Tuesday, October 5, 2010

In Line for Love ... Sort Of

Apologies for this being two days late. Still, it's better than being a week late.

So, my school is a funny little quirk of nature. For example, this past week was homecoming (even though we don't have a football team). Not only was it homecoming, but we had events and dress-up days every day that week. I was only able to attend the Tuesday night event, but oh boy, was it an adventure.

See, for my faithful readers, you've probably picked up that we spend a lot of time with our books and a lot less time with the opposite sex, that we can define justice and beauty and truth, but not what a date is, and that we most definitely do not eat at Pei Wei. While most people see and acknowledge this routine, our events coordinator decided to fix this mild problem unconventionally. We were holding a speed dating night.

Speed dating quickly became this big thing - were you going? Secretly, I think we all thought it was the funniest, most brilliant thing in the world. Outwardly though, it still sounded pretty desperate to be 19 and speed dating. So we talked about it, rounded up some buddies to come with us, made sure we were not early or on time for speed dating (because that would have really been desperate), and arrived at the student lounge and made our nametags and stood in a big glob of a line to get milkshakes.

Like most other colleges in the US, my school has more girls than boys. While this wasn't the whole school showing up, we were all wondering exactly what the male/female ratio would shake out to be. It could have been worse, but there were definitely a lot more girls than boys. The chairs were arranged in about five long double rows, with girls on one side of chairs and boys on the other, facing the middle. Girls would rotate seats, boys would sit. Once girls got to the end of the line, they'd wait in line to join a new group of guys. The hosts would ask a hypothetical question (from desired superhero powers to most attractive thing about the person sitting across from you), and you'd discuss. It was probably one of the most awkward possible combinations - all the guys I go to school with, the concept of speed dating, the lack of guys I go to school with, milkshakes, and empty seats where boys were supposed to be.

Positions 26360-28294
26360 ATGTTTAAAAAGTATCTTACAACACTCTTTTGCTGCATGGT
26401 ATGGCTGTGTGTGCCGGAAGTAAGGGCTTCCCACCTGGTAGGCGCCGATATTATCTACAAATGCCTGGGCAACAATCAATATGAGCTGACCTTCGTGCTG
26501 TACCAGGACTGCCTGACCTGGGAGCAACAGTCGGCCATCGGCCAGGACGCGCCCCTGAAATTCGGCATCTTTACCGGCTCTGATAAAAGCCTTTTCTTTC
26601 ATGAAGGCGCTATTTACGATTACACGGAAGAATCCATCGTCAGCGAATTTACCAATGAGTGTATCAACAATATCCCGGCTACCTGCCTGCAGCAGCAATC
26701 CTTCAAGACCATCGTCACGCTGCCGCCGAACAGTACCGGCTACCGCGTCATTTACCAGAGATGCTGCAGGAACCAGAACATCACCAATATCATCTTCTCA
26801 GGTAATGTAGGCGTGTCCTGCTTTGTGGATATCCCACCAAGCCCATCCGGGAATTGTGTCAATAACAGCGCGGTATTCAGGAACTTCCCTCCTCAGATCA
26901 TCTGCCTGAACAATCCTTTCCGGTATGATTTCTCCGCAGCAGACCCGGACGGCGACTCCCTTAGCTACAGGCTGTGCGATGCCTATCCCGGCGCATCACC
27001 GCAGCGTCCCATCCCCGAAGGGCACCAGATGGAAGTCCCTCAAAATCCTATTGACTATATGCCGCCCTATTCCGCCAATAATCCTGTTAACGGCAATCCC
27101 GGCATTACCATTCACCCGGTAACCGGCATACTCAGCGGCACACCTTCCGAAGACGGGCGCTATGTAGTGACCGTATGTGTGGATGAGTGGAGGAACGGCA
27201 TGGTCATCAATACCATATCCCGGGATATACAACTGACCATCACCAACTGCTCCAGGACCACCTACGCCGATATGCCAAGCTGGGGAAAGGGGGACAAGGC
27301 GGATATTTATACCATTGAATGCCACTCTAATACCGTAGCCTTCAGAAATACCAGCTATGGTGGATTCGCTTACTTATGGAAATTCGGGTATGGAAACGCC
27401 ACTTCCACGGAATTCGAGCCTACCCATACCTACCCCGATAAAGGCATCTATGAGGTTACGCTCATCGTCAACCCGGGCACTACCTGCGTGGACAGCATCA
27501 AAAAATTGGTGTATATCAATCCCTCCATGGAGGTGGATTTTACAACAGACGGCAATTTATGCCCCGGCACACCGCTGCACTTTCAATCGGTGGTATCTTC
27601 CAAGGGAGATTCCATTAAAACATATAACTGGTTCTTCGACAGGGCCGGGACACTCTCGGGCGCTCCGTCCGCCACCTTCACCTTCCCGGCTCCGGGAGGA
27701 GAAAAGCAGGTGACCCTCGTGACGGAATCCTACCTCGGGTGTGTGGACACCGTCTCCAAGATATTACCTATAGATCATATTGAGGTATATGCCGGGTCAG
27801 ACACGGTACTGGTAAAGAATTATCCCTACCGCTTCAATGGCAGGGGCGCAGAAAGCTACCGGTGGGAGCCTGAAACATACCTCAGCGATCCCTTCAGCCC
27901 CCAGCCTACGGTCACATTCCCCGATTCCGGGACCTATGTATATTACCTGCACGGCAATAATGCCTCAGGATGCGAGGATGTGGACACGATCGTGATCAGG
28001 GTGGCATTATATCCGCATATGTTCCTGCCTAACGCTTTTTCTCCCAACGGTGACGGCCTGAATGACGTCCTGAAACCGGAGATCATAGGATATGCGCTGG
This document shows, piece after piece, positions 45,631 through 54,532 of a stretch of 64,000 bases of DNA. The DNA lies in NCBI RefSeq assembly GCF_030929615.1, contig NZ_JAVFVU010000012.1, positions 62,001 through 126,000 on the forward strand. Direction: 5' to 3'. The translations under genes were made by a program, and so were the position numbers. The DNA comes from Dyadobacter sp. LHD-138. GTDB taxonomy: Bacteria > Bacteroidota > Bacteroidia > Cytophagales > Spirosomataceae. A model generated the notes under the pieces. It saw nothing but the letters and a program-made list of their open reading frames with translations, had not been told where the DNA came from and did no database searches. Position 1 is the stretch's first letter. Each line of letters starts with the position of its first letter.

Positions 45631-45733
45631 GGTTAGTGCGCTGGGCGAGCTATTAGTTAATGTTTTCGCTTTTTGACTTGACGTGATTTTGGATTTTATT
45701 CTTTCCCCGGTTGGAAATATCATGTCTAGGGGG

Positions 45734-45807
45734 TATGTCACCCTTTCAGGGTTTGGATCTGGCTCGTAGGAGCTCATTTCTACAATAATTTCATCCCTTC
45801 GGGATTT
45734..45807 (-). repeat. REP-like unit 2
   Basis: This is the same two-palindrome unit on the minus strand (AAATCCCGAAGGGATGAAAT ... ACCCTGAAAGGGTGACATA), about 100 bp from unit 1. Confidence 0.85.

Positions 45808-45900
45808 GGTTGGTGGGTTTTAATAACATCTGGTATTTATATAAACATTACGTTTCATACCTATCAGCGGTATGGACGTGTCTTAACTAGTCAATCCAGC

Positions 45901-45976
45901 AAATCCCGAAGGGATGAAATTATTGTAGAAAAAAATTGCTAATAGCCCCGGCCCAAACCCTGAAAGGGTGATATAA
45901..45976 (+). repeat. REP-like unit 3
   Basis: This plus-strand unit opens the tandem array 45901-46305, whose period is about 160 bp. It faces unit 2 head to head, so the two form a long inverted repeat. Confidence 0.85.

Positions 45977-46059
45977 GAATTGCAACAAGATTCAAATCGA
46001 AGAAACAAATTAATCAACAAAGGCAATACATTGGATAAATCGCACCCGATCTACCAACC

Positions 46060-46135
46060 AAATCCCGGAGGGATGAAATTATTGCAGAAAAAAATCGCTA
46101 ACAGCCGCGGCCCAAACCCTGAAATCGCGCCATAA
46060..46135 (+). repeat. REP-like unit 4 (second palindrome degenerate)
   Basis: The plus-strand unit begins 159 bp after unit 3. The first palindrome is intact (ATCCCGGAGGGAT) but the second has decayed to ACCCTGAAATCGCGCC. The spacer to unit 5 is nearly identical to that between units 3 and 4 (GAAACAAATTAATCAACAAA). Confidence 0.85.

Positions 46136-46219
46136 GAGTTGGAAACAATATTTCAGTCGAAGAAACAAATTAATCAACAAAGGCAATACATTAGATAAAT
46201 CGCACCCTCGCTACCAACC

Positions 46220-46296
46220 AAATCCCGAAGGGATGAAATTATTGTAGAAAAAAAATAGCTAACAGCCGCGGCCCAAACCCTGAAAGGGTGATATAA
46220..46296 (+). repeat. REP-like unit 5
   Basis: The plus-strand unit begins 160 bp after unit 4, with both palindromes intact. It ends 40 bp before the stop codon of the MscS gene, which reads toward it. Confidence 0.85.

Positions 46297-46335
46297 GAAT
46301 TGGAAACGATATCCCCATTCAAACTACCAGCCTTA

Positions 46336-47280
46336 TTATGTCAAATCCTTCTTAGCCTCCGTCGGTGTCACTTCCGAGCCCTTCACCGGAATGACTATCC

I was one of the lucky ones in that I got to start out sitting down, with a guy across from the girl next to me who included me in the conversation. For the second guy, the hosts asked "what would you do if the person across from you told them he/she loved you?" The other guy said he'd said he loved me back. Only later did I realize that was really a high stakes answer. After a third guy, I was out of the rotation.

I spent a long time standing in line, chatting with my girlfriends. Then I was back in the mix, learning about embarrassing childhood stories, what kitchen appliances people would be, favorite Disney characters, the whole thing. I then bailed, needing to work on a paper - and I felt bad for all the guys dutifully talking to all the girls so they wouldn't feel deserted.

Still though - I WAITED IN LINE TO SPEED DATE. I voluntarily stood in a line to talk to boys for a minute at a time. I don't know if you've ever done that, but it looks terrible on paper and feels weird in real life. It's like buying a personal ad - it's a very public and costly way to scream "I'm available." It was also a really good lesson in supply and demand - there was a shortage of guys, a surplus of girls, and equilibrium nowhere in sight. It was fun and silly, but I think I might have to paraphrase the facebook event page and say that after this, I'm "kissing speed dating goodbye."

(Along with events, we had dress up days. Speed dating fell on monochrome day. See below.)
I speed dated in:
Barbie pink a-line pleated skirt, barbie pink collared wrap top, barbie pink cotton trench coat, barbie pink satin ribbon headband, barbie pink hoop earrings, pink patterned ribbon watch, pink rose pinkie ring, and hot pink satin slingbacks with hemp wedges.

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